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For Linares, the stick is an ancient example of the moment in which an object, such as a branch or bone, ceased to be what it inherently was and became an instrument with transformed meaning and purpose. As such, Linares considers the stick to be an archetype of a “thing;” a vessel devoid of connotation, that anticipates signification through utility.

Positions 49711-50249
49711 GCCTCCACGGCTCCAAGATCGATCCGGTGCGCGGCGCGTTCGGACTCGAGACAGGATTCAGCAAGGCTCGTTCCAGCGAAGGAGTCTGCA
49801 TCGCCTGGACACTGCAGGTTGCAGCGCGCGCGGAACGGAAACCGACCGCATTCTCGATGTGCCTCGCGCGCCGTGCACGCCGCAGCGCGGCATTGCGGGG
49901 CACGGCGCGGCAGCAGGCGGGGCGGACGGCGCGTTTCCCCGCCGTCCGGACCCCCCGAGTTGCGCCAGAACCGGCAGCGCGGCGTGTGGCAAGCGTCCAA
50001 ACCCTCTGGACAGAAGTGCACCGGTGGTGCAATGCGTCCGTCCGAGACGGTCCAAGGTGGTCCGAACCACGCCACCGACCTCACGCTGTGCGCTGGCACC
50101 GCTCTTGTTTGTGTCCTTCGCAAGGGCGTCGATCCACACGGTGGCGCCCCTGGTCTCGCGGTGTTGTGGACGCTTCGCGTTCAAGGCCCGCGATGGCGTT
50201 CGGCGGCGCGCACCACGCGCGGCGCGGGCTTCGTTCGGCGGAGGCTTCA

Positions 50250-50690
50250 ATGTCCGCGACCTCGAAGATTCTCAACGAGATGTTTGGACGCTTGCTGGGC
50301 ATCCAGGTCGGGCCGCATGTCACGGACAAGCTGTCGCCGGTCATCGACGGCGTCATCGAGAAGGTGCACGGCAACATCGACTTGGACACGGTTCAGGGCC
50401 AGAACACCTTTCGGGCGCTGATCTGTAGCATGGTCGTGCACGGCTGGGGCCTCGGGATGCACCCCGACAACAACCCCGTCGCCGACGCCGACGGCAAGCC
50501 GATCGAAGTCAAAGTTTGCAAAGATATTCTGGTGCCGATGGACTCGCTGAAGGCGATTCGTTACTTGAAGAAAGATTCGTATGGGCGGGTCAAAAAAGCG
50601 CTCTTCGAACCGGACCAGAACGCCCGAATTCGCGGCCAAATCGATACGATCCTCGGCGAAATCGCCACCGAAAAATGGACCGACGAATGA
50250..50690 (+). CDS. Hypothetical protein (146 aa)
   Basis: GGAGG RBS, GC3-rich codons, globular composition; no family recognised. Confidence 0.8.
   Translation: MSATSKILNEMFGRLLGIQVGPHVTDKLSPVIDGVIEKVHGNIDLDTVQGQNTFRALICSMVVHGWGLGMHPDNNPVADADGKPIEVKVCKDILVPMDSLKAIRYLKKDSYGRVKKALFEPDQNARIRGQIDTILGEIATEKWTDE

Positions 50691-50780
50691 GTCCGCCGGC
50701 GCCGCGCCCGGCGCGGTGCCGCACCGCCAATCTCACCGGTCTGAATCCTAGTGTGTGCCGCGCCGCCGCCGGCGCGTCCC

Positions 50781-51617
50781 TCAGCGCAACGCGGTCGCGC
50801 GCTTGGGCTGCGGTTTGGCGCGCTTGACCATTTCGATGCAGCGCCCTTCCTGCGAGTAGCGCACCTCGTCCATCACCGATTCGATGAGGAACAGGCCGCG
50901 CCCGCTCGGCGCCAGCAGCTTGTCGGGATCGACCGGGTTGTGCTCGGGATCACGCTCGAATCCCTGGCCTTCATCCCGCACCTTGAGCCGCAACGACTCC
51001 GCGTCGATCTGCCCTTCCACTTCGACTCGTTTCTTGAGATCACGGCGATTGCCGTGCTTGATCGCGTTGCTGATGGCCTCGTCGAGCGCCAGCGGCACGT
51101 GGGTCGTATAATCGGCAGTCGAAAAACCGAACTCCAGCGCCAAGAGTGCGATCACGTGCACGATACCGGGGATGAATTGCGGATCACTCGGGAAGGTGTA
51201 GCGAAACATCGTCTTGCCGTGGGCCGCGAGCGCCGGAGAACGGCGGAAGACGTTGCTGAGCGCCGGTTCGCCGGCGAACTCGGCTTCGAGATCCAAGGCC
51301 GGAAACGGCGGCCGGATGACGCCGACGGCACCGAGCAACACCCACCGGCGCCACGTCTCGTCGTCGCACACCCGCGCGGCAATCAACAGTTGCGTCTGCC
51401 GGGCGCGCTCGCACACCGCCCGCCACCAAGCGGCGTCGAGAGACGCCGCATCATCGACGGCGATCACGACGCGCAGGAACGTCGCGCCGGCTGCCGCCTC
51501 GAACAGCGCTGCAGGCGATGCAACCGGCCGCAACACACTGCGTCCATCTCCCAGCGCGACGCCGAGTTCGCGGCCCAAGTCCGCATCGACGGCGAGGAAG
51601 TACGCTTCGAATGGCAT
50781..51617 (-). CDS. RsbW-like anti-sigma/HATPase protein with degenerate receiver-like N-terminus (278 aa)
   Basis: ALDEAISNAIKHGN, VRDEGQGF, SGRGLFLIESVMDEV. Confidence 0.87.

As early as the Pliocene epoch, the stick as a specific three dimensional form has played a vital role in the technological, social, political, religious, and aesthetic development of humanity and some animal species. The chimpanzee’s that poke at the termites for example, the facial ornamentation of the Yanomami people, the Shulgi of Ur’s weaponry—as well as the toothpick, knitting needle, and vaulting-pole—all represent a minute slice of the myriad transfigurations that this object has undergone throughout history. As such, Linares considers the stick to be an archetype of a “thing;” a vessel devoid of connotation, that anticipates signification through utility.Addressing the stick as a readymade, Linares divests it of any original use value or context, presenting the form as dependent on conceptual shifts with radically altered implications and functionality. An Aleatory History of The Stick is the formal outcome of Linares’ investigation into the history and quotidian uses of stick-like objects—defined as long, rigid shapes, the length of which are dependent on function and proportion in relation to the body. As a simple machine, a stick can transform energy, increasing tangible force as with a baseball bat, or symbolic power as with the baton, wand, or scepter. His study emulates the exploratory and archaeological method of prospection—involving image, text, video and data gathering—with the aim to generate an audiovisual archive that represents a collective knowledge base. In this project, Linares exploits the gaps that exist in science and history as opportunities to create speculative associations and narrative.